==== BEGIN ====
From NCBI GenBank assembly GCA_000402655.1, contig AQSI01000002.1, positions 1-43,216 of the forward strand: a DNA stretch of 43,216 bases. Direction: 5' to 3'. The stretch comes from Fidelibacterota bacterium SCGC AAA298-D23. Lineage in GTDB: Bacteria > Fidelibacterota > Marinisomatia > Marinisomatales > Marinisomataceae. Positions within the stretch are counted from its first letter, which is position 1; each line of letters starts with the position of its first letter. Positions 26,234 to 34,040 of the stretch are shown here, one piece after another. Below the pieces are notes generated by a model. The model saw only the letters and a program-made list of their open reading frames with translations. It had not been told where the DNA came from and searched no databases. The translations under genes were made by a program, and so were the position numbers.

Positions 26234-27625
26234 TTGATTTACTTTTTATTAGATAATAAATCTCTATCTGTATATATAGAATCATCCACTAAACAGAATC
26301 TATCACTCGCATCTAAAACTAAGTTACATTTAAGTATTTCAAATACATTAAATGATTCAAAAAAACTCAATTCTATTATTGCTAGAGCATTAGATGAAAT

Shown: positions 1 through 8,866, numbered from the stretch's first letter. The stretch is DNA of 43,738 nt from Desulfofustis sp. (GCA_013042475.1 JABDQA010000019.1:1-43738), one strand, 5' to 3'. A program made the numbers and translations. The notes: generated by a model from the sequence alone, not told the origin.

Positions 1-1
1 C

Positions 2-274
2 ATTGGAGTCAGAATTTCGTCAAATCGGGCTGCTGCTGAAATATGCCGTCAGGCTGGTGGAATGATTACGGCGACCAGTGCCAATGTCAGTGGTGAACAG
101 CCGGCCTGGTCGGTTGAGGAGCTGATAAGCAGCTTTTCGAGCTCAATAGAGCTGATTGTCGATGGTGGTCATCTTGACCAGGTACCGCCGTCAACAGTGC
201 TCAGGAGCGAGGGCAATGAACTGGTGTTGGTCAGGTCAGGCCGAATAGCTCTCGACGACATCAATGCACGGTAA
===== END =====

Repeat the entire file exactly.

From NCBI GenBank assembly GCA_000402655.1, contig AQSI01000002.1, positions 1-43,216 of the forward strand: a DNA stretch of 43,216 bases. Direction: 5' to 3'. The stretch comes from Fidelibacterota bacterium SCGC AAA298-D23. Lineage in GTDB: Bacteria > Fidelibacterota > Marinisomatia > Marinisomatales > Marinisomataceae. Positions within the stretch are counted from its first letter, which is position 1; each line of letters starts with the position of its first letter. Positions 26,234 to 34,040 of the stretch are shown here, one piece after another. Below the pieces are notes generated by a model. The model saw only the letters and a program-made list of their open reading frames with translations. It had not been told where the DNA came from and searched no databases. The translations under genes were made by a program, and so were the position numbers.

Positions 26234-27625
26234 TTGATTTACTTTTTATTAGATAATAAATCTCTATCTGTATATATAGAATCATCCACTAAACAGAATC
26301 TATCACTCGCATCTAAAACTAAGTTACATTTAAGTATTTCAAATACATTAAATGATTCAAAAAAACTCAATTCTATTATTGCTAGAGCATTAGATGAAAT

Shown: positions 1 through 8,866, numbered from the stretch's first letter. The stretch is DNA of 43,738 nt from Desulfofustis sp. (GCA_013042475.1 JABDQA010000019.1:1-43738), one strand, 5' to 3'. A program made the numbers and translations. The notes: generated by a model from the sequence alone, not told the origin.

Positions 1-1
1 C

Positions 2-274
2 ATTGGAGTCAGAATTTCGTCAAATCGGGCTGCTGCTGAAATATGCCGTCAGGCTGGTGGAATGATTACGGCGACCAGTGCCAATGTCAGTGGTGAACAG
101 CCGGCCTGGTCGGTTGAGGAGCTGATAAGCAGCTTTTCGAGCTCAATAGAGCTGATTGTCGATGGTGGTCATCTTGACCAGGTACCGCCGTCAACAGTGC
201 TCAGGAGCGAGGGCAATGAACTGGTGTTGGTCAGGTCAGGCCGAATAGCTCTCGACGACATCAATGCACGGTAA